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Transitioning into the Canadian Workplace Essay

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Canada has a very diverse group of people, each of whom has studied competently and is a professional in a different skill based occupation. From the 2006 Canadian Census, about one in five Canadians were born outside the country (McMullen, 2009). Each of these immigrants originates from a distinctive culture and language, and have different characteristics such as gender, age, and education. Yet, it is not an easy process as it once was to immigrate to Canada (Dupuis, 2013). Upon arrival, immigrants face countless forms of barriers, such as: language, proper credentials, abandonment of education and work experience from abroad, discrimination, lower earnings and cultural differences. It is apparent that many who have come with University or College degrees now work jobs which require lower educational standards, such as: clerks, salespeople, truck drivers or cashiers (McMullen, 2009). As a result, the transition for immigrants into the Canadian workforce is a difficult process, leaving many skilled labourers without proper jobs and discouraging others from entering the workforce.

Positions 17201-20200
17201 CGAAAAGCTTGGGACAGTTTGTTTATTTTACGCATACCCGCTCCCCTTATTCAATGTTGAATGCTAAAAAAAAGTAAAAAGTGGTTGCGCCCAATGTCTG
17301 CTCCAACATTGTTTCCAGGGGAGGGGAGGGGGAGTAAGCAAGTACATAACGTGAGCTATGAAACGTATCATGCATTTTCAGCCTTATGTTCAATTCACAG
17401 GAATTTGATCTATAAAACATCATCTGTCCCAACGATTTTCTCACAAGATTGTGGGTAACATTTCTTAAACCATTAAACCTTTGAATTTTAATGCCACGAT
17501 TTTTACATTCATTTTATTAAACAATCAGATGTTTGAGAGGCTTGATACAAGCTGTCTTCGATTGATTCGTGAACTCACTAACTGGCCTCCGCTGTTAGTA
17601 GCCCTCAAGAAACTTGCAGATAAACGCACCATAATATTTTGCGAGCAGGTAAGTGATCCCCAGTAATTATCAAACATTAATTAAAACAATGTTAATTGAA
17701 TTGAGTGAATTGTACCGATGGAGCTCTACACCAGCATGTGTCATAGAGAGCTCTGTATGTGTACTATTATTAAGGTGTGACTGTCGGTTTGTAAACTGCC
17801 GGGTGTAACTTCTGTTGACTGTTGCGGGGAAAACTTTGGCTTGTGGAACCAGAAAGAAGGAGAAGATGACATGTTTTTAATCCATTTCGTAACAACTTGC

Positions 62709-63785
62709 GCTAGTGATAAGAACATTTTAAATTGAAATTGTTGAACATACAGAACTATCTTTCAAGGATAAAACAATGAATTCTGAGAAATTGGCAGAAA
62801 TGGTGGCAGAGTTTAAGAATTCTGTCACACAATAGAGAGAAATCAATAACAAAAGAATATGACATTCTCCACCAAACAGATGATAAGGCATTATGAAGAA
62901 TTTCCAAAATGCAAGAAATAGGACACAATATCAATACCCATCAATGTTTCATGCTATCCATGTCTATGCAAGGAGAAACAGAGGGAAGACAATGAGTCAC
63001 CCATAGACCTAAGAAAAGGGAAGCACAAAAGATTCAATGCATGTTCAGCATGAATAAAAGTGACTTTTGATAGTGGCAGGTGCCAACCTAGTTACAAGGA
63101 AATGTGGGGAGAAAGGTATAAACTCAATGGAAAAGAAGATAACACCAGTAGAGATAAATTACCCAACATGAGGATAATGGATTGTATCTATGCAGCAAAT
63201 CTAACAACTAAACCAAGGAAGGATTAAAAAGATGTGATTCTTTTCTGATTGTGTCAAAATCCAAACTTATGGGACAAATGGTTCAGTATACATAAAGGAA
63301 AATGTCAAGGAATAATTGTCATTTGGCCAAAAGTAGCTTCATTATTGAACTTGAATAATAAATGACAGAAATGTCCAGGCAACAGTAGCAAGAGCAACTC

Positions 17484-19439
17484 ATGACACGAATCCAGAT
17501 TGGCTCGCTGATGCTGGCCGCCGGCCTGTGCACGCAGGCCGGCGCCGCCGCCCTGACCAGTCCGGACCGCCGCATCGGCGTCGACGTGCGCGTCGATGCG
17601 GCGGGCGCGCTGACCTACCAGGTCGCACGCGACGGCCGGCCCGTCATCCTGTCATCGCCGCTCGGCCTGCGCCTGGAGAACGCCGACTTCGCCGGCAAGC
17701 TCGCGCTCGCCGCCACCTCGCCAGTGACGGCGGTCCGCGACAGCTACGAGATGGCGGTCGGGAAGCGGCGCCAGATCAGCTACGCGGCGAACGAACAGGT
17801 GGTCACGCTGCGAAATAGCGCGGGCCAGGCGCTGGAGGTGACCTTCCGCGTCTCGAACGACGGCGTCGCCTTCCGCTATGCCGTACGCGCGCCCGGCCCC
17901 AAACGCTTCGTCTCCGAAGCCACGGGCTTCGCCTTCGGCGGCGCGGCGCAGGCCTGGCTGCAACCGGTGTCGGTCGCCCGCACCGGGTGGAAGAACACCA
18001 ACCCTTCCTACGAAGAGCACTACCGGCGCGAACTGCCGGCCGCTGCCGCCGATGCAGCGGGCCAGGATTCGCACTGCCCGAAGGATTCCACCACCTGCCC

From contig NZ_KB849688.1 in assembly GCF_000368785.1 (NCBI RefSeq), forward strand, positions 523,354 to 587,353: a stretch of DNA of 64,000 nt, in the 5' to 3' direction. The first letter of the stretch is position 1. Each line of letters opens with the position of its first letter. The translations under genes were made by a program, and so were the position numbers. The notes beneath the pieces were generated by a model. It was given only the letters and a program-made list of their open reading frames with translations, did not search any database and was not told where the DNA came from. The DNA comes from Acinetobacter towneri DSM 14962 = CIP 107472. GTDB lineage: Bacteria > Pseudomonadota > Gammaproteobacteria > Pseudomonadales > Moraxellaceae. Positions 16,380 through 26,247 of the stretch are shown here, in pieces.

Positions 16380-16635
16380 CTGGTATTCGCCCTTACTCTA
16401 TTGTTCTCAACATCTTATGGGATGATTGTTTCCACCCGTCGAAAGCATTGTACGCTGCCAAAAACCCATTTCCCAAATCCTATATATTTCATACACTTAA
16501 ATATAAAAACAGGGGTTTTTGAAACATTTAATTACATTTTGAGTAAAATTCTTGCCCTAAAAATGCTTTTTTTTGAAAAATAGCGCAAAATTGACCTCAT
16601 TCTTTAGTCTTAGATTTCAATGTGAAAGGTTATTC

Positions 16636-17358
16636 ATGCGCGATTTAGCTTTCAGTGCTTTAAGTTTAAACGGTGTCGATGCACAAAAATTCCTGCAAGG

To begin with, it is quite clear that Canada is trying to restrict the amount of immigration in the recent decade. In 2002, the Citizenship and Immigration Minister had finalized an immigration package which prevented skilled workers from entering Canada (Thompson, 2002). Not only this, but the package would be applied retroactively, thus affecting thousands of immigrants from the time the first draft was completed. The Minister claims that this package "favours independent immigrants who have higher education and language skills" (Thompson, 2002). Yet, the majority of critics state that this package will actually keep out skilled workers and essentiall...


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...r.com/news/immigration/2013/02/15/canada_immigration_how_a_decade_of_policy_change_has_transformed_the_immigration_landscape.html>

Lu, Vanessa. (2003). Skilled new comers get work. Toronto Star.

McMullen, K. (2009). Earnings differences between immigrants and the Canadian-born – The role of literacy skills. Education Matters: Insights on Education, Learning and Training in Canada, 5.

Newbold, Bruce. (2010). Linking immigrant settlement, health, housing, and homelessness in Canada. Canadian Issues.

Research and Evaluation Branch, Citizenship and Immigration Canada. (2012). Immigration overview – Permanent and temporary residents. Facts and Figures 2012. Retrieved from:

Thompson, Allan. (2002). New immigrant rules will bar skilled workers, critics charge. Toronto Star.



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